(See FIG 8-4-7.) Distance “a” (50 miles) and “b” (30 miles) are determined at the last point of protected airspace overlap. The sum of the distances “a” and “b” (80 miles) establishes the lateral separation minima applicable for either flight after it passes beyond the intersection. For example, Aircraft B could be cleared to, or through, Aircraft A's altitude after passing point “r.”

8-4-3. REDUCTION OF ROUTE PROTECTED AIRSPACE

When routes have been satisfactorily flight checked and notice has been given to users, reduction in route protected airspace may be made as follows:

a. Below FL 240, reduce the width of the protected airspace to 5 miles on each side of the route centerline to a distance of 57.14 miles from the NAVAID, then increasing in width on a 5° angle from the route centerline, measured at the NAVAID, to the maximum width allowable within the lateral minima; for example, 50 miles of protected airspace on each side of centerline; i.e., a lateral minimum of 100 miles. (See FIG 8-4-8.)

FIG 8-4-8
Reduction of Route Protected Airspace

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b. At and above FL 240, reduce the width of the protected airspace to 10 miles on each side of the route centerline to a distance of 114.29 miles from the NAVAID, then increasing in width on a 5° angle from the route centerline, as measured at the NAVAID, to the maximum width allowable within the lateral minima; for example, 60 miles of protected airspace on each side of the centerline; i.e., a lateral separation minimum of 120 miles. (See FIG 8-4-9.)

FIG 8-4-9
Reduction of Route Protected Airspace

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8-4-4. TRACK SEPARATION

Apply track separation between aircraft by requiring aircraft to fly specified tracks or radials and with specified spacings as follows:

a. Same NAVAID:

1. VOR/VORTAC/TACAN. Consider separation to exist between aircraft established on radials of the same NAVAID that diverge by at least 15 degrees when either aircraft is clear of the airspace to be protected for the other aircraft. Use TBL 8-4-1 to determine the flight distance required for various divergence angles and altitudes to clear the airspace to be protected. (See FIG 8-4-10.)

TBL 8-4-1
Divergence-Distance Minima

VOR/VORTAC/TACAN

 

Distance (mile)

Divergence (degrees)

FL 230 and below

Fl 240 through
FL 450

15-25

17

18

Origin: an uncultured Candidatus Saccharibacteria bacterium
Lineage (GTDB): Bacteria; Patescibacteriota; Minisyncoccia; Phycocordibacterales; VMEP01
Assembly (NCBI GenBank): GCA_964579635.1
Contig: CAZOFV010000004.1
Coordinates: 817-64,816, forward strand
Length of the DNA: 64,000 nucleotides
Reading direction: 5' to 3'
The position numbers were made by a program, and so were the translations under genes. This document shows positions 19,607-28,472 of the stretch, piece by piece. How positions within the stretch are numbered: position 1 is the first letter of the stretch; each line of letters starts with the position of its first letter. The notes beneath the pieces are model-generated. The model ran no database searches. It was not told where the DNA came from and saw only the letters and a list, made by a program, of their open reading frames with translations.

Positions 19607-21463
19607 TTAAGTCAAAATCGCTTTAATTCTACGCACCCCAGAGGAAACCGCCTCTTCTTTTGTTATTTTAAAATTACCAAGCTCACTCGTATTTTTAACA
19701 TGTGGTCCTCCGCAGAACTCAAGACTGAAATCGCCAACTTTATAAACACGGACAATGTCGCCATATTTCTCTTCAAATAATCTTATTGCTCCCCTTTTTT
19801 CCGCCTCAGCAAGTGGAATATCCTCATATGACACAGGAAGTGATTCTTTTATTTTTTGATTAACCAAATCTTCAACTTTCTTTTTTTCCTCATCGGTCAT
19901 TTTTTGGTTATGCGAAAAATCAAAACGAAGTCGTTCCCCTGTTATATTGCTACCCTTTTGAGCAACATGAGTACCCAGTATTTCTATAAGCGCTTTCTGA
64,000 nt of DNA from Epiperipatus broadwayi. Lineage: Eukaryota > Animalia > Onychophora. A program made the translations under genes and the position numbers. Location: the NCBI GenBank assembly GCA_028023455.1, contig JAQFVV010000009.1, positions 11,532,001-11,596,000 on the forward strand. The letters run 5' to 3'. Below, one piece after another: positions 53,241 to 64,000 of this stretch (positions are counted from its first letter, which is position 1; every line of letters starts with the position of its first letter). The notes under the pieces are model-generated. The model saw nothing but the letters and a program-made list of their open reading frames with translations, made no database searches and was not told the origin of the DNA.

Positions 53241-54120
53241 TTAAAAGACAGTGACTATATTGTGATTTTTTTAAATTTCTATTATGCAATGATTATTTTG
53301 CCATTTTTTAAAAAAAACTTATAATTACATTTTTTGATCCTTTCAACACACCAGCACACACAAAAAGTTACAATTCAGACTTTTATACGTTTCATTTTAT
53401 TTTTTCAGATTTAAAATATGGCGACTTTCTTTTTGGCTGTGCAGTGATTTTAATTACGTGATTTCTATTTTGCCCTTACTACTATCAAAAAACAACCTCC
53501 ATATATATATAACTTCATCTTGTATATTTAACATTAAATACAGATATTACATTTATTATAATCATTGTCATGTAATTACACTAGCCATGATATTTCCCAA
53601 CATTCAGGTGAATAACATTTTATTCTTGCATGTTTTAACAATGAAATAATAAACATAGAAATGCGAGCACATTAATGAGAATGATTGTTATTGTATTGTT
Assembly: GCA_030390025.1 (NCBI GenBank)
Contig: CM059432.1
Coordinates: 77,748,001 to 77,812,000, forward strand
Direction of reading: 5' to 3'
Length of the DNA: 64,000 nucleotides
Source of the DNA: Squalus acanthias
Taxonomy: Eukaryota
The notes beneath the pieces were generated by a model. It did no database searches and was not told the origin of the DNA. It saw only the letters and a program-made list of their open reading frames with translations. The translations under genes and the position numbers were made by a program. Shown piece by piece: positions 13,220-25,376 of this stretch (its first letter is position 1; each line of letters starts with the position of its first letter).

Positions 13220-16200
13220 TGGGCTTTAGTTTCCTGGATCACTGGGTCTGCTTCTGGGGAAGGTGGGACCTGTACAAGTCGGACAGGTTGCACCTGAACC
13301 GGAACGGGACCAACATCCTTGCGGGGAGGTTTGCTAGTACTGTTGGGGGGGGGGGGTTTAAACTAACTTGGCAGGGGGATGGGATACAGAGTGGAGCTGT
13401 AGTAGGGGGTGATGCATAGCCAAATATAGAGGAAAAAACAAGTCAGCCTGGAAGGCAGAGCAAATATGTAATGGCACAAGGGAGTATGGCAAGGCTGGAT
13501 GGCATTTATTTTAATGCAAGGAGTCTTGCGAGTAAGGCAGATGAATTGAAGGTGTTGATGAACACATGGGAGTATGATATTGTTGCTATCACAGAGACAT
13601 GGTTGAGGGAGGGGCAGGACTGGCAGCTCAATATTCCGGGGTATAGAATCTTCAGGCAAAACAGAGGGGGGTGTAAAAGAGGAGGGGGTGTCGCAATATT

26-35

11

13

36-90

8

11

Note: This table compensates for DME slant range error.

FIG 8-4-10
Track Separation VOR

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2. NDB:

(a) Consider separation to exist between aircraft established on tracks of the same NAVAID that diverge by at least 30 degrees and one aircraft is at least 15 miles from the NAVAID. This separation must not be used when one or both aircraft are inbound to the aid unless the distance of the aircraft from the facility can be readily determined by reference to the NAVAID. Use TBL 8-4-2 to determine the flight distance required for various divergence angles to clear the airspace to be protected. For divergence that falls between two values, use the lesser value to obtain the distance. (See FIG 8-4-11.)

TBL 8-4-2
Divergence-Distance Minima (NDB)

 

Distance (mile)

Divergence (degrees)

FL 230 and below

FL 240 through
FL 450

30

16

17

45

13

14

60

9

10

75

7

8

90

6

7

Note: This table compensates for DME slant range error.

FIG 8-4-11
Track Separation NDB

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(b) Clear aircraft navigating on NDB facilities in accordance with para 2-5-2, NAVAID Terms.

b. Different NAVAIDs: Separate aircraft using different navigation aids by assigning tracks so that their protected airspace does not overlap. (See FIG 8-4-12.)

FIG 8-4-12
Track Separation
Different NAVAIDs

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c. Dead Reckoning (DR):

1. Consider separation to exist between aircraft established on tracks that diverge by at least 45 degrees when one aircraft is at least 15 miles from the point of intersection of the tracks. This point may be determined either visually or by reference to a ground-based navigation aid. (See FIG 8-4-13.)

FIG 8-4-13
Track Separation
Dead Reckoning